LOS ANGELES (Reuters) - The billionaire owner of the St. Louis Rams unveiled plans on Monday to build a stadium in Los Angeles that could house his team in three years, even though the NFL has delayed allowing any team to relocate to the nation’s second-largest market.
Rams owner Stan Kroenke would partner with Stockbridge Capital Group to construct an 80,000-seat stadium in suburban Inglewood as part of a larger entertainment, commercial and residential development at the defunct Hollywood Park horse track.
The plan is the latest of more than a dozen stadium proposals to have emerged since the National Football League abandoned Los Angeles in 1994. The Rams had played in the Los Angeles area since 1946 before moving to St. Louis.
Kroenke’s plan, first reported by the Los Angeles Times, marks the first time an existing team owner has controlled a local site large enough for a stadium and parking.
“This is probably the best place for a large sports venue,” said Christopher Meany, senior vice president of the joint venture, Hollywood Park Land Co.
The proposed 238-acre (96-hectare) site lies near the Los Angeles International Airport and at the junction of major highways. No financial details were released.
The plan also could help revive Inglewood, which has nearly a quarter of residents below the poverty line, as an entertainment hub after the NBA’s Lakers and NHL’s Kings left the nearby Forum arena more than a decade ago.
The planned covered stadium could host other sports, including soccer and basketball, Meany said.
NFL spokesman Brian McCarthy said “no team has applied for relocation and there will be no team relocations for the 2015 season.”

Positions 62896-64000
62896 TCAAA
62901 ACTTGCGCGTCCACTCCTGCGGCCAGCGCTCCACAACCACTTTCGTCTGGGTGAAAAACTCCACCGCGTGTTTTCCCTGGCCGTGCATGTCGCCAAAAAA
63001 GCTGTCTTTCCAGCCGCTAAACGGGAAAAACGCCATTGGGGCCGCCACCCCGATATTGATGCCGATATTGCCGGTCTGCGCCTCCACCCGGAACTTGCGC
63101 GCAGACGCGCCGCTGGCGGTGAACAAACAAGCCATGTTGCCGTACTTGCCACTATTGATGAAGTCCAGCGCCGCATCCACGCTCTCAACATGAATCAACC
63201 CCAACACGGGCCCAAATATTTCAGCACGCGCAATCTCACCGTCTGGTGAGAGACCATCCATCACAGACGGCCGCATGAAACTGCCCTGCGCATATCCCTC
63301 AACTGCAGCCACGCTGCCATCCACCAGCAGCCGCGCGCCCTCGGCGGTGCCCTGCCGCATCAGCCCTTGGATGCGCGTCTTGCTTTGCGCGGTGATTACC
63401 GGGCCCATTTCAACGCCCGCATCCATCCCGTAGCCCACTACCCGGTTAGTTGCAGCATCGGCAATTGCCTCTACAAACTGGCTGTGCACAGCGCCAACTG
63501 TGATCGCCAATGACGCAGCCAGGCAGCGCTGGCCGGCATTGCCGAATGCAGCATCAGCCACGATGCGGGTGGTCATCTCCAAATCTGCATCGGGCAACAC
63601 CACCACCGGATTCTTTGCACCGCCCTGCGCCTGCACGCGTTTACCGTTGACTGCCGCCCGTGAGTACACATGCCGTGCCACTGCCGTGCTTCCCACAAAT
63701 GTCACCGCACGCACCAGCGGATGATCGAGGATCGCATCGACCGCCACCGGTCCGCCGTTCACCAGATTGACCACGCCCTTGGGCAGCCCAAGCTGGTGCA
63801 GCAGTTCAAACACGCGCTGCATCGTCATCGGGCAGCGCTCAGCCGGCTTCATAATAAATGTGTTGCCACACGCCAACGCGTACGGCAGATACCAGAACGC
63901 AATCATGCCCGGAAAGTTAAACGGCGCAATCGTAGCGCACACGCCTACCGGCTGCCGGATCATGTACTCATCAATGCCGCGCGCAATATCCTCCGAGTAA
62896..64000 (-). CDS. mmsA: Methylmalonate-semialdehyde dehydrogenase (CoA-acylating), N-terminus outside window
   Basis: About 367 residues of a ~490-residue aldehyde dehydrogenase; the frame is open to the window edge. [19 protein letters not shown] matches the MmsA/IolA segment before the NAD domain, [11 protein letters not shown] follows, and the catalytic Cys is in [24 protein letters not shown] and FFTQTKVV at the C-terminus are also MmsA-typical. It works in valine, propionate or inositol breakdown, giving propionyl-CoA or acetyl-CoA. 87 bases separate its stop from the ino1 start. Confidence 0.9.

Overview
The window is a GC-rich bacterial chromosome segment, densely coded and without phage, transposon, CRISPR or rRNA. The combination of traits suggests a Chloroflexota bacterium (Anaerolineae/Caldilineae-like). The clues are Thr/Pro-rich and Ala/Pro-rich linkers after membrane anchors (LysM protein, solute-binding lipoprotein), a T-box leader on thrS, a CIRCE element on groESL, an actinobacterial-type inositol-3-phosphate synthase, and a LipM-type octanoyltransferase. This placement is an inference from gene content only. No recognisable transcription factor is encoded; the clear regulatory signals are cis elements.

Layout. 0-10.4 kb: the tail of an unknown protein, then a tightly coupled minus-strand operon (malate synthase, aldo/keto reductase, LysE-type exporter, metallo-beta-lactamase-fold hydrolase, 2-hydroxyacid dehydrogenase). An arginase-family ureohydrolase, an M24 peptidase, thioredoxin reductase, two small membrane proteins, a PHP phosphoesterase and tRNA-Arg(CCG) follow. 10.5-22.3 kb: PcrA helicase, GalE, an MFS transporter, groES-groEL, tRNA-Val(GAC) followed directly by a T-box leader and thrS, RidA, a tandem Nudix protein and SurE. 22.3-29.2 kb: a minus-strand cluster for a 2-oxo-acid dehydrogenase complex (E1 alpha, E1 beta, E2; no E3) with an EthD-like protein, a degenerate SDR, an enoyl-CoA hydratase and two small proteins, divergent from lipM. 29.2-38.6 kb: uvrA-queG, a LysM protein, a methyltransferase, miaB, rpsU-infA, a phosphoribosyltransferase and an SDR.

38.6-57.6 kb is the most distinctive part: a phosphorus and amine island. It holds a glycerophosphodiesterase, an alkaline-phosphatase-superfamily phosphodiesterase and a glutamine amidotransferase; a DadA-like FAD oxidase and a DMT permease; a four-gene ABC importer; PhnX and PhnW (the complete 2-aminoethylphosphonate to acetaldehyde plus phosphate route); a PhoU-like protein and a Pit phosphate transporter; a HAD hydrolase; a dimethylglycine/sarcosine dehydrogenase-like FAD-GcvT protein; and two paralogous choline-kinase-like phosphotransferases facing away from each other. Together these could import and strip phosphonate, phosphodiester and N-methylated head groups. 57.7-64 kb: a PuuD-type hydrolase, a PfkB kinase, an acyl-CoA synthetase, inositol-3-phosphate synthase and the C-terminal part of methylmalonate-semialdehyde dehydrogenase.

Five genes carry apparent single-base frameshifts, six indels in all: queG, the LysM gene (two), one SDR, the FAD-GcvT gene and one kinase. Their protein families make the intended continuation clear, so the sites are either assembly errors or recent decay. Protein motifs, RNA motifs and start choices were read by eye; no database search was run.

The threat of relocating to Los Angeles has been used as a bargaining chip by several NFL teams negotiating stadium deals done in their current cities.
But Southern California city governments have refused to fund a stadium, and the Inglewood construction would not rely on tax dollars, developers said. If the project wins a local ballot measure this year, it could be completed as soon as 2018.
The Rams refused comment on any relocation plans, but the team is displeased with its current stadium, the 20-year-old Edward Jones Dome.
The Rams can choose later this month to convert to an annual lease at the dome. The plan by Kroenke, a real estate and sports franchise magnate, puts pressure on St. Louis either to come up with a deal for a new stadium or potentially see the team leave.
The Rams were one of two NFL teams to depart Los Angeles in the 1990s. The Raiders returned to Oakland from Los Angeles after the 1994 season.
Additional reporting by Steve Ginsburg in Washington DC and Alan Devall from Reuters TV; Editing by Mary Milliken and Ken Wills